I know you’ve probably had this conversation before. You’re probably rolling your eyes, thinking “Who cares?” or shouting “Read the book!” or something along those lines. Or maybe you’re like me, and a little miffed. Personally, if Revan’s not a chick, I’m not interested.
But don’t run away just yet! I understand that Revan is canonically, male. The novel, which takes place between the first and second Star Wars: Knights of the Old Republic games depicts the character as male, and describes Revan’s life after having come back to the light side, effectively ending all debate on the gender question. Regardless of which gender you chose for your character (or which moral path you chose to follow) in the games, the expanded universe sets Revan as a light-side male into stone.
So, why is it still so difficult for me to read male Revan as the “real” Revan? As a kid, I always gravitated towards the character that looked the most like me – the vaguely Southeast Asian woman – and then preoccupied my time with acquiring an orange lightsaber, wearing the coolest jedi robes, and dutifully following the light side. She was dear to my little 9-year-old heart. Even when I played the game again as an adult, using a character with a different face and sending her down the dark side, I still associated the “real” Revan with the childhood version. When introduced to the canon Revan, I felt a small affront on the part of my Revan. Suddenly, she was something of an illegitimate version of the character.
Of course, you were going to have to ruin someone’s Revan to write any canon story about the character. Bioware’s RPGs make it easy to become incredibly attached to your specific version of a game’s protagonist. (Anyone who’s played Dragon Age has probably compared notes with their friends about their different Wardens or Inquisitors.) But this begs the question of the necessity for a canon gender.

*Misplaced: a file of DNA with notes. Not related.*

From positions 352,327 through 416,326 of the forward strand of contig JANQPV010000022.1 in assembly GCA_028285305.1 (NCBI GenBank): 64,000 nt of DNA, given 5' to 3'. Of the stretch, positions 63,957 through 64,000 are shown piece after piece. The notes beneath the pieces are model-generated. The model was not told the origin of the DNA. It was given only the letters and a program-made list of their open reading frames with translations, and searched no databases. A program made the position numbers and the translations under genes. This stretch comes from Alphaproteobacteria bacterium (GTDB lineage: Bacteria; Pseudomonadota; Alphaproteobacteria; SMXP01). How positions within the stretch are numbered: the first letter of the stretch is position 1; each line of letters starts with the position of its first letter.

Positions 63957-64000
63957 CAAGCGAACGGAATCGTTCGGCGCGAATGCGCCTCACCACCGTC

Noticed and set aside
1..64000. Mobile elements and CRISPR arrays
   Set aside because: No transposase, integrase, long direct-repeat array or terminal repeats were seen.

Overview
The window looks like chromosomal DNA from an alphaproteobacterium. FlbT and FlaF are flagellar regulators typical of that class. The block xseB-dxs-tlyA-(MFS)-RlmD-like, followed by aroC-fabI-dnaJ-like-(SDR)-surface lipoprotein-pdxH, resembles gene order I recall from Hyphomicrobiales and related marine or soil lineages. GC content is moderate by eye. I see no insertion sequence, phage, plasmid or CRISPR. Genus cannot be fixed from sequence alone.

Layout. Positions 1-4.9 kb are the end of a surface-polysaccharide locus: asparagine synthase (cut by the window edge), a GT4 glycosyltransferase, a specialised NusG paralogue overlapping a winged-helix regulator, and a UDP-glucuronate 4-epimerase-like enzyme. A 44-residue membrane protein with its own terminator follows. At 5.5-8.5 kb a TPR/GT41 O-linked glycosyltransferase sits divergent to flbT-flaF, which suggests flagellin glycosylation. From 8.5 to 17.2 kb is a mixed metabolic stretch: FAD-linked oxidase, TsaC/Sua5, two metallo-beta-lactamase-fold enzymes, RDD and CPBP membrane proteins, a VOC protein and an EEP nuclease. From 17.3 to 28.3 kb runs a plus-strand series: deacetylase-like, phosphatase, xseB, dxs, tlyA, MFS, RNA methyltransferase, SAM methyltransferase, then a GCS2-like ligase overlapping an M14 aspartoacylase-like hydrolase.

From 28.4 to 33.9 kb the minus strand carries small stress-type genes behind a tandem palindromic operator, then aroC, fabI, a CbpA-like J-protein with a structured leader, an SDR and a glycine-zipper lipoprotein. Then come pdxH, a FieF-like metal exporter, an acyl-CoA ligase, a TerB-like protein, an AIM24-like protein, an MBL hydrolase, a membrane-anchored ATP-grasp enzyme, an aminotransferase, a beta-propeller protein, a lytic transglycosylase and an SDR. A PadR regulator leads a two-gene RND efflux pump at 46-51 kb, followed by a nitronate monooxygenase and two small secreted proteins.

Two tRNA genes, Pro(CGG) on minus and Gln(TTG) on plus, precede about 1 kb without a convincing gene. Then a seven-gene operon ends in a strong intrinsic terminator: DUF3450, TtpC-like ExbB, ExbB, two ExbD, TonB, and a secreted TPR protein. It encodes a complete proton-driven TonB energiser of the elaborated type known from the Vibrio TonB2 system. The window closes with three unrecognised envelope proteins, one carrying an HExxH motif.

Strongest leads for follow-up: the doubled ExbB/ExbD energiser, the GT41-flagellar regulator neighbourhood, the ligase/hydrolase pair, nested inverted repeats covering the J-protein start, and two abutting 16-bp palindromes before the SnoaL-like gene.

What does the change in gender do to the narrative? Playing as a male instead of a female only changes romance options and makes no difference to the main plot of the first game at all. The mask which keeps the character’s identity a secret for most of the game provides the perfect gender-neutral image. None of the character’s back story is motivated by gender. Even the second game, which takes place after the events of the novel, keeps Revan’s fate vague enough that the gender is unimportant. (The game gives you dialogue options near the beginning that allow you to indicate the gender and moral alignment of your Revan from the previous game, but the character’s alignment doesn’t come into play very much, and oftentimes, mistakes in the game’s dialogue later on mix up the pronouns when talking about Revan anyway.) Presumably, we could have gotten a very similar – if not the same – story without having to explicitly indicate Revan’s gender in anyway.
Additionally, we might look toward the aspects of the character which are still left up for debate. The character’s particular face, as there are multiple male faces to chose from in the game, doesn’t have as clear of an answer. Thereby, the character’s race is still up for debate. But race plays even less of a role in the character’s storyline. In place of race issues, the Star Wars universe, and in particular, the world of the Old Republic, is filled with inter-species issues. Cultural differences, issues of immigration, histories of slavery, language barriers, and the like, are focused on alien species. (See: the alien ghettos of Taris, or Juhani’s enslavement.) While we might speculate about Revan’s race, the character’s position as a human is never in question. In this post-race world, your species is the important identifier.
So why couldn’t we do the same thing with gender as an identifier? My initial statement of disinterest in a male Revan stems partly from that childhood fondness for a character I helped develop with moral decision-making, and partly from a desire to see more female-focused leads in science fiction, but I think making Revan canonically female might have been just as uninteresting. Writing a new story in the world of the Old Republic focusing on Revan, but finding ways to keep the character’s gender ambiguous would’ve provided an interesting read, that would pull us closer to a post-gender world. Whereas the games specifically pivoted the use of pronouns and the romance options based on your choice of gender, the novel would have had to work within a more neutral framework, dismantling ideas of what is feminine and masculine to write about a character that could be either, or, more interestingly, neither.